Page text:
Saturday, December 28, 2013

Beautiful winter day

Enjoyed a beautiful walk in the forest preserve today. On the one hand, I hate the starkness of winter. But on the other hand, a walk in the woods on a day like today reminds me of what is left behind when the trees and bushes have lost their summer foliage. The delicate stems, the twists of yellowed grass, the red berries. It's also fun to examine the shapes of trees--their skeletons stark against the chilly skies.

...and even a stag! The photo is not great because I didn't take my good camera, but actually two stags were just hanging out, rooting around for a snack. I didn't really want to stop for a walk, since I had other errands to run, but I'm sure glad I did.

Thursday, November 28, 2013

Pumpkin Pie Experiment

I grew up in the generation that loved jello, canned goods, and frozen foods, and while my mom was a great cookie baker, she didn't spend a lot of time on pie baking. So when one of my college professors asked if I had made a pumpkin pie from scratch, I sort of said, "Huh?" All that is changing now.

Since we've had a farm share and gotten fresh local vegetables the last two years, I've become somewhat adept at cooking squash. I love making turkey sausage and squash skillets.

Today I had a nice sized pumpkin, and since I had the time, I decided to cook it up to make a fresh-from-the-farm pumpkin pie. I'm trying two different recipes. A traditional, full fat, full sugar recipe, and one South Beach no-crust option. Pumpkin pie without the sugar, crust, and heavy evaporated milk is actually quite healthy--just pumpkin, spices, and eggs.

Roasting pumpkin is quite easy, and then you can roast those delicious pumpkin seeds. I simply cut the pumpkin in half, scoop out the seeds (with an ice cream scoop), and then place the halves meat-size down on a cookie sheet with a little water in the bottom. Roast for about an hour at 375 or 400 degrees. When I can jab the side with a fork and the fork goes in easily, it's ready. I let the halves cool, meat-side up, and then with my hands, scrape the pumpkin away from the skin into a bowl. Then I used my mixer to puree it. Here's how it looked:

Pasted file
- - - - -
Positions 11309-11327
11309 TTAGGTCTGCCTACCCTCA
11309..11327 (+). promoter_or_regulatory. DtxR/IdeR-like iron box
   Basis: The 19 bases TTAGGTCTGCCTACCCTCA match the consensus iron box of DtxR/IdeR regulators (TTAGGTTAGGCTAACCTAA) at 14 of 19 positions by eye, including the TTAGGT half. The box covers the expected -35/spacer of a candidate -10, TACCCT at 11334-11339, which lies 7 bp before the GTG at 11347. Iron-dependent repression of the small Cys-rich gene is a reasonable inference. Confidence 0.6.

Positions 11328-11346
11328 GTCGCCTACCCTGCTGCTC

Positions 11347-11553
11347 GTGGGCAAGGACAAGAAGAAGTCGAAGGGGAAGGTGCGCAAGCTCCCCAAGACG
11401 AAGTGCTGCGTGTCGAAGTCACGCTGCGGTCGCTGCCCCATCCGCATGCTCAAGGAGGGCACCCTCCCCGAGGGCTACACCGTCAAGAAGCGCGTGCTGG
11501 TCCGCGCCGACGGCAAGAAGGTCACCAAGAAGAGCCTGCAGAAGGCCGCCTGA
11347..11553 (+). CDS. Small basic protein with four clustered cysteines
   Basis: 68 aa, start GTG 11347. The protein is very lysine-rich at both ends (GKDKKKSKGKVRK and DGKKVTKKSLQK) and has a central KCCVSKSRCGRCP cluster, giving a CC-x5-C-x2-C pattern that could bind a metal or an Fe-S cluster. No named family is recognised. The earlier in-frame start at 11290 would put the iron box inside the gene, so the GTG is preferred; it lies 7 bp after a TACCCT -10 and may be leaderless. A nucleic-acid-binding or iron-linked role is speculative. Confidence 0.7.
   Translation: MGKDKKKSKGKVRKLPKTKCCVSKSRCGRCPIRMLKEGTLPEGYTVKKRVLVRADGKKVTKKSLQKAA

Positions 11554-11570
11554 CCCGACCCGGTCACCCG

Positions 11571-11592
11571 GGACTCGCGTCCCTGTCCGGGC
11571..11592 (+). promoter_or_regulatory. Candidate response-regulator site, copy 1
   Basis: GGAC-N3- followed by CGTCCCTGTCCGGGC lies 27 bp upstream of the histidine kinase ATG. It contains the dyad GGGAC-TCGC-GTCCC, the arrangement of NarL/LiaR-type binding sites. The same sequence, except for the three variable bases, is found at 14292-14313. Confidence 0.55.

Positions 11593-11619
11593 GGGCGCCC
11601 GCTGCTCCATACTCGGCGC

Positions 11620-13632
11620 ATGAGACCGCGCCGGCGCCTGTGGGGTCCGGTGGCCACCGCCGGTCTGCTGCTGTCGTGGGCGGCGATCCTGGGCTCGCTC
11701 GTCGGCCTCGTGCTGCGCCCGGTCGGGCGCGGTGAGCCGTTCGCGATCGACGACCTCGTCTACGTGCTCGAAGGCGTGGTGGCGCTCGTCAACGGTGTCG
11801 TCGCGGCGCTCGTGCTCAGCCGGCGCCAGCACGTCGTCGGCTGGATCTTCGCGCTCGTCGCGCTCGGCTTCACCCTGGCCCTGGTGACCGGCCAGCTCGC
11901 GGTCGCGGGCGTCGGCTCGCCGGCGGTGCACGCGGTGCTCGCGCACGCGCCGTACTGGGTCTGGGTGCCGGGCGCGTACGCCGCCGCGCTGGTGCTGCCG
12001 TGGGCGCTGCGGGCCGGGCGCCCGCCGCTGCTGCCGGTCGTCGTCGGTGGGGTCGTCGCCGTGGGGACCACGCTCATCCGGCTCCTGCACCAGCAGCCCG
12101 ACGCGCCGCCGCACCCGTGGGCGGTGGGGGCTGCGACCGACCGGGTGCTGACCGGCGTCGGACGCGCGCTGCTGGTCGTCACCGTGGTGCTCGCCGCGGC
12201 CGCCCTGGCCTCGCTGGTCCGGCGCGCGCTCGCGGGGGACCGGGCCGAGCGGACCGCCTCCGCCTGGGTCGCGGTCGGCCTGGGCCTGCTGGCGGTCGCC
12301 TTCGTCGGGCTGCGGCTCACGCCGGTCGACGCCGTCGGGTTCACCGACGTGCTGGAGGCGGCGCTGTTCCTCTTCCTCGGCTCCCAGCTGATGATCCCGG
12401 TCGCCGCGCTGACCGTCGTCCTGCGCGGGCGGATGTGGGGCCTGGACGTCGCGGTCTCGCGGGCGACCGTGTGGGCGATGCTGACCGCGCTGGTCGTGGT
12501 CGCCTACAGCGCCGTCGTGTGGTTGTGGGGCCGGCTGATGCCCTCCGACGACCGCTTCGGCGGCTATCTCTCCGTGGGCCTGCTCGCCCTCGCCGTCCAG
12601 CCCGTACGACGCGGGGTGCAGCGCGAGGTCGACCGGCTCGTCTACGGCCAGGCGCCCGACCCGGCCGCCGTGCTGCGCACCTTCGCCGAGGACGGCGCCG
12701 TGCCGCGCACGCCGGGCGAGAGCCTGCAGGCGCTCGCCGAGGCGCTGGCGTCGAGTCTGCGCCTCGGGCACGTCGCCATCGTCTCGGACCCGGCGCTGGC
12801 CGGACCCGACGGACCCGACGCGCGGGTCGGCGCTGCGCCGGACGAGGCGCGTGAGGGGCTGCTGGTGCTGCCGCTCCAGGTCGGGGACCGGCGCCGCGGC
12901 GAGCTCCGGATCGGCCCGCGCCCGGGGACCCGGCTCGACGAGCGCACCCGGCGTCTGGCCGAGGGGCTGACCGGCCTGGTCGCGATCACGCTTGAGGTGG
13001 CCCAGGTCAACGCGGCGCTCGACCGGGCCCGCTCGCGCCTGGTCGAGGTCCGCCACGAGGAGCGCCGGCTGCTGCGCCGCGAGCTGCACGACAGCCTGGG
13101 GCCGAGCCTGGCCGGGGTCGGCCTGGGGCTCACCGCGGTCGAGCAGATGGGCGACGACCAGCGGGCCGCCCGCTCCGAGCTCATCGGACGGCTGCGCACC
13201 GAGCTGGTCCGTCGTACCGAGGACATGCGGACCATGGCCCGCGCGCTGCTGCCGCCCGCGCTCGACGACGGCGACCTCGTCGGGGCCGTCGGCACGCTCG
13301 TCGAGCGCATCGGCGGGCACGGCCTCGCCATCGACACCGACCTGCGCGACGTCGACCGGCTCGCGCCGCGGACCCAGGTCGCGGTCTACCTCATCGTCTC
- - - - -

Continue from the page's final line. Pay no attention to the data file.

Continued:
I followed this recipe for South Beach pumpkin pie, and opted to not use the whole wheat tortilla. I think I'd rather just savor the delicious pumpkiny flavor instead of having the fake crust in my mouth. Here it is baking in a greased casserole dish (since I'll save my pie pan for the "normal" pumpkin pie):

Delicious, healthy, and easy! And here's a link to an interesting recipe / information page--all about pumpkins and pumpkin pie.

Sunday, November 24, 2013

A great storytime

Storytime at Elmhurst Public Library yesterday was wonderful! Lori Lorenz was a wonderful host and provided a great setting for our turkey-themed set of songs, books, and rhymes. We shared these books and stories, great for any Thanksgiving, turkey-themed group of youngsters.

Thanks for Thanksgiving by Julie Markes, ill. by Doris Barrette
All for Pie, Pie for All by David Martin, ill. by Valeri Gorbachev
Gobble Gobble Crash: A Barnyard Counting Bash, by Julie Stiegemeyer, ill. by Valeri Gorbachev

"Have You Ever Seen a Turkey"
Have you ever seen a turkey, a turkey, a turkey (repeat)
...with feathers so bright. 
With (colors) red ones, and yellow ones, and orange ones, and brown ones.
Have you ever seen a turkey with feathers so bright. 
(from this blog--thank you!)

"If You're Thankful and You Know It"

Flannel board:
Turkey Urkey
Our turkey craft: a turkey body glued onto fall leaves

Before turkey

Lori Lorenz reading a story to the crew

Craft time!

Saturday, November 16, 2013

Coming soon!

And as the year winds down, I'm looking forward to two upcoming holidays: Thanksgiving and St. Nicholas Day!

Thanksgiving - Need a book for that? 

Gobble Gobble Crash! A Barnyard Counting Bash
Turkeys are on my mind these days as I'm preparing to share my book at Elmhurst Public Library on Nov. 23 with the kiddos coming to Saturday Family Storytime. 
Today I made turkey feathers!